The Curious Case of Benjamin Button

by F. Scott Fitzgerald
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Does The Curious Case of Benjamin Button have a moral, or attempt to teach its readers a lesson of sorts?

The story shows the inevitability of death, that "no one gets out of here alive." Fitzgerald was working on the story for a decade, and struggling with it. In his drafts, Benjamin Button's age changes dramatically, indicating Fitzgerald's uncertainty about what he wanted to say. In one version, Benjamin is born as an old man and dies at birth; in another, he ages like a normal child until puberty then stops aging until middle age when he begins to age backwards. In a third version, Benjamin starts out as an adult and regresses in stages until he becomes a baby and dies. The final draft follows the last version. The Curious Case of Benjamin Button is set in New Orleans.

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Fitzgerald's story is a meditation on the inexplicable nature of "life." I would argue that he's not so much presenting a moral as implying that life in its forward process (or progress) makes little sense. If it occurs in retrograde, backwards, it makes no less sense than in the normal...

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Fitzgerald's story is a meditation on the inexplicable nature of "life." I would argue that he's not so much presenting a moral as implying that life in its forward process (or progress) makes little sense. If it occurs in retrograde, backwards, it makes no less sense than in the normal forward way.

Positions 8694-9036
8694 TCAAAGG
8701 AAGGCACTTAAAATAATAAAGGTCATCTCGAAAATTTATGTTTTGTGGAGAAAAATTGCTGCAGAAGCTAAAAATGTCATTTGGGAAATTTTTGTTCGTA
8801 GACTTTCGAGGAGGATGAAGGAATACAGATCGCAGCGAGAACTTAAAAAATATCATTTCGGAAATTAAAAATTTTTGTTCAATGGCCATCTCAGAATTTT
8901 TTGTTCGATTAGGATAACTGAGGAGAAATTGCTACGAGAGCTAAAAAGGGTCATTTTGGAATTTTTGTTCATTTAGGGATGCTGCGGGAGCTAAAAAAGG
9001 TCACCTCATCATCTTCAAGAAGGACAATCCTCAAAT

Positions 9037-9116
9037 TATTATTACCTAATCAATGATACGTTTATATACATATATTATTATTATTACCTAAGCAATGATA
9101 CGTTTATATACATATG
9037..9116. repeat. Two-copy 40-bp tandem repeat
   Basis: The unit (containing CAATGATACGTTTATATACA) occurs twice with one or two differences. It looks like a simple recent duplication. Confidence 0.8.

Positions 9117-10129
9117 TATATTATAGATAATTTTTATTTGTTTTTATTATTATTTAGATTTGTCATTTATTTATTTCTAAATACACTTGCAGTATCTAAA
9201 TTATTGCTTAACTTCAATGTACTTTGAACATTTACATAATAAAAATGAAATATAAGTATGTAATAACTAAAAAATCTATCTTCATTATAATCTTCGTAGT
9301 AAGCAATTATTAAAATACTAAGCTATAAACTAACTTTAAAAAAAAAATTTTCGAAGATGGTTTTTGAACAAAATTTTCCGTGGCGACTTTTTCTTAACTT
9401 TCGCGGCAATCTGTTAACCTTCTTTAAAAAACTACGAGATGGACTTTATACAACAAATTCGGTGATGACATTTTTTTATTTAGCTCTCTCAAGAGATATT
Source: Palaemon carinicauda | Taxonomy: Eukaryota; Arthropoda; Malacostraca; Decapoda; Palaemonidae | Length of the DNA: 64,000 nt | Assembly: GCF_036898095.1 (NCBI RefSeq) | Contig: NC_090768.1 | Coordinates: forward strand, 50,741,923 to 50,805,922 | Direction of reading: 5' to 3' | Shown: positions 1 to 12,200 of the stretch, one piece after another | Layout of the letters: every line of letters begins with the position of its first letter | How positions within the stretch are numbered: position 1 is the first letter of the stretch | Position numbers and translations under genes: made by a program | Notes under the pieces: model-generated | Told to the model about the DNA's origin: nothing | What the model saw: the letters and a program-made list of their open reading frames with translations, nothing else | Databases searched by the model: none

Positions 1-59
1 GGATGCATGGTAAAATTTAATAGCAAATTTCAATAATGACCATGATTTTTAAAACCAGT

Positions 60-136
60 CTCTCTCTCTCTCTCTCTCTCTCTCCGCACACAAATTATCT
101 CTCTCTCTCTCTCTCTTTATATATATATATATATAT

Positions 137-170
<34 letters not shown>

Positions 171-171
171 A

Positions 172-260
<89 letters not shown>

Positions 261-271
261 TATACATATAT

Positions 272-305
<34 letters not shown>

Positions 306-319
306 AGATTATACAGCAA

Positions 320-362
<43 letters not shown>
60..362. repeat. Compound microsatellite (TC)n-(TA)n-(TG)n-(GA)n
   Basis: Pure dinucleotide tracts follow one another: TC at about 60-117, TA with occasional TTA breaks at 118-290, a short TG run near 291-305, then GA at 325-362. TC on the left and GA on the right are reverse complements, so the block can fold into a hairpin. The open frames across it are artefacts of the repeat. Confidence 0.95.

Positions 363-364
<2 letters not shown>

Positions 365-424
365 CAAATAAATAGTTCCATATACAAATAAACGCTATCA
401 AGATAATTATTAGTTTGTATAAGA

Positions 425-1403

Button begins life as an old man then "youthens," (the term applied to Merlin in some versions of the Arthurian legends), finally becoming a baby and seemingly fading into oblivion: non-existence. The irony is that it's a mirror of normal life, because ordinary people begin helpless, become functional beings, and then end as helpless beings again in old age. It reminds one of the Sphynx's riddle solved by Oedipus: what goes on four legs in the morning, two legs at noon, and three in the evening? The answer is Man, and the riddle symbolizes the kind of cyclic journey of life, beginning with weakness, moving to a condition of strength, and returning to weakness again.

On one level, Fitzgerald is simply giving us an amusing conceit. The deeper meaning, however, is that this retrograde life span, simply because it is so bizarre, forces us to examine "real" life and to recognize how similar the forward process is to the backward one. In both cases, man sadly fades into nothingness at the end.

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